Are you new to the world of event planning and management? Or do you just need a refresher? Don't fear; we've created an overview of all the terms you need to know. Clue up on the events industry jargon right here.
An informal gathering, where people meet to have drinks after the day's work.
A large room usually located in a public building such as a theatre, used for public gatherings and events.
Audiovisual equipment. Usually refers to videobeams, projectors, screens and sound system.
A venue that has no decoration or outstanding features, so is completely flexible for an event planner. It can be decorated and transformed in whatever way they choose.
The number of people a venue can fit when the room is arranged with a long table in the centre and all the chairs are set around the table.
Adjacent spaces in a venue where small groups meet during an event to carry out a related activity.
The amount of people that a venue can fit when the seating is arranged around small tables, but with one end open so as to face a centre stage.
The maximum amount of people that a space can hold.
The amount of people that a venue can fit when the seating is arranged in semicircles looking towards the stage. Each row is longer than the one in front.
The number of people that a venue can fit when the tables and chairs are aligned in consecutive straight rows facing forward.
A hospitality assistant in charge of coordinating reservations, travel plans, and transportation. They can also recommend restaurants, hotels and tourism.
A complete kit of materials related to the conference given to the attendees. It usually contains a programme, an abstract, a name tag, a map of the venue and a map of the city. It can also contain pen and paper, a list of participants, some city guides and a souvenir.
A person sent to an event in representation of their group or company.
The number of people a venue can fit when the seats are arranged around big round tables for dining.
The process of transporting good over short distances.
Hiring an empty venue with no included add-ons. The venue is not responsible for any of the event planning such as decoration, catering, security, etc. You must hire these extra separately and coordinate yourself.
These are chairs that cannot be folded or stacked and are fixed to the floor in rows facing the front.
Refers to a scale drawing that shows the rooms, features and spaces from a bird's-eye view. This enables you to visualise how people can interact within a venue.
A competitive event which can take the form of a marathon or sprint. It involves computer programmers, software engineers and related professionals/students collaborating and/or competing on software projects.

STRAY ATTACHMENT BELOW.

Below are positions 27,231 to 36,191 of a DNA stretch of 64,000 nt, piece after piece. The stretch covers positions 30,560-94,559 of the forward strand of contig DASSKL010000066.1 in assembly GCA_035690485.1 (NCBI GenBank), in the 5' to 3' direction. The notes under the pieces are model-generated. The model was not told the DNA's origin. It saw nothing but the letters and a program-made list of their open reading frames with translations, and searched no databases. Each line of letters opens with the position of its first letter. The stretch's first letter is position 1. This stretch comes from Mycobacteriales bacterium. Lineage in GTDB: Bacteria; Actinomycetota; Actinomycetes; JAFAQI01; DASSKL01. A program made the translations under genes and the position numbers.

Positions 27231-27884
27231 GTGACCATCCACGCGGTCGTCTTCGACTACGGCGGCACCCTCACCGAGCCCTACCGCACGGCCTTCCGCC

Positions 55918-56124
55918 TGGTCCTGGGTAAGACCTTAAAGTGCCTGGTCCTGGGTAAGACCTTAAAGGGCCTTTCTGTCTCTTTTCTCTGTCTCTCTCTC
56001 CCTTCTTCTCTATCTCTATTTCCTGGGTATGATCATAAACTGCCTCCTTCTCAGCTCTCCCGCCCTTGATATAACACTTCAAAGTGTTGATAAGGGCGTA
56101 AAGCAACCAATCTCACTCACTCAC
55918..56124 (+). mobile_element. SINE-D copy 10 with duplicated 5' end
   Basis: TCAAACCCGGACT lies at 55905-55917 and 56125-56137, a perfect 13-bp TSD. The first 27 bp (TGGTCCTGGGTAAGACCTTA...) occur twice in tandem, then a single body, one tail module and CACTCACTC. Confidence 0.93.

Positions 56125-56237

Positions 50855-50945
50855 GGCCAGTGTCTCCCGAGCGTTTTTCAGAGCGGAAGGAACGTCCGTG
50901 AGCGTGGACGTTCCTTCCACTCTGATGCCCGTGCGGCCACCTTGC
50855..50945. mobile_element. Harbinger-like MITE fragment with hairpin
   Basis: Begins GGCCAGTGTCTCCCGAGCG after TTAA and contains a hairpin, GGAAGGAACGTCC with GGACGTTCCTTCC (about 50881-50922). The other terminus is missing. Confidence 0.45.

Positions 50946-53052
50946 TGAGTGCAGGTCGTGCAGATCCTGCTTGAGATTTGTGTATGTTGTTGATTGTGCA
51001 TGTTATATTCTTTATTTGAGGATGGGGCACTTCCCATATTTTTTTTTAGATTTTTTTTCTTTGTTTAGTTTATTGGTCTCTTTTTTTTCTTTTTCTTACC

A large public room for meetings, concerts or other events.
A seating arrangement where the tables and chairs are aligned in consecutive straight rows, slightly angled inwards.
A seating arrangement where the tables and chairs are aligned into 4 straight lines that connect creating a big square.
A commercial document that itemizes and records a transaction between a buyer and a seller, and specifies an amount and method of payment.
Abbreviation of Meetings, Incentives, Conferences and Exhibitions.
A bar serving drinks freely to the guests. The cost of the drinks is covered by the host or by the cost of admission.
Keeping your same assigned chair during an event for all activities.
Refers to each customer or attendee that must be accomodated, entertained, fed or otherwise taken into account when making plans for an event.
An estimated price of a job or a service.
A formal social occasion held to celebrate a particular event.
Also known as telescopic seating. It helps maximise floors space by allowing you to fold away the bottom part of the chairs when not in use. These are usually set in bleacher-style rows facing the front.
The number of people that a venue can fit when it is set up without seating.
Refers to the arrangement of tables and chairs in the shape of the letter "T", with one row of tables intersecting the other and all the chairs facing inwards.
The number of people a venue can fit when the seating is arranged with the seats aligned in straight rows facing forward.
The number of people that a venue can fit when the tables and chairs are arranged facing inwards with an open end configuration.
An informal affair that emphasises the spontaneous exchange of information and ideas, as opposed to the structured format of a conference.
Refers to the arrangement of chairs and/or tables in the shape of the letter V, with the open end facing the stage and the audience facing inwards.
Value Added Tax.
A person or company who offer a product or service that you require for your event.
The physical space where an event takes place.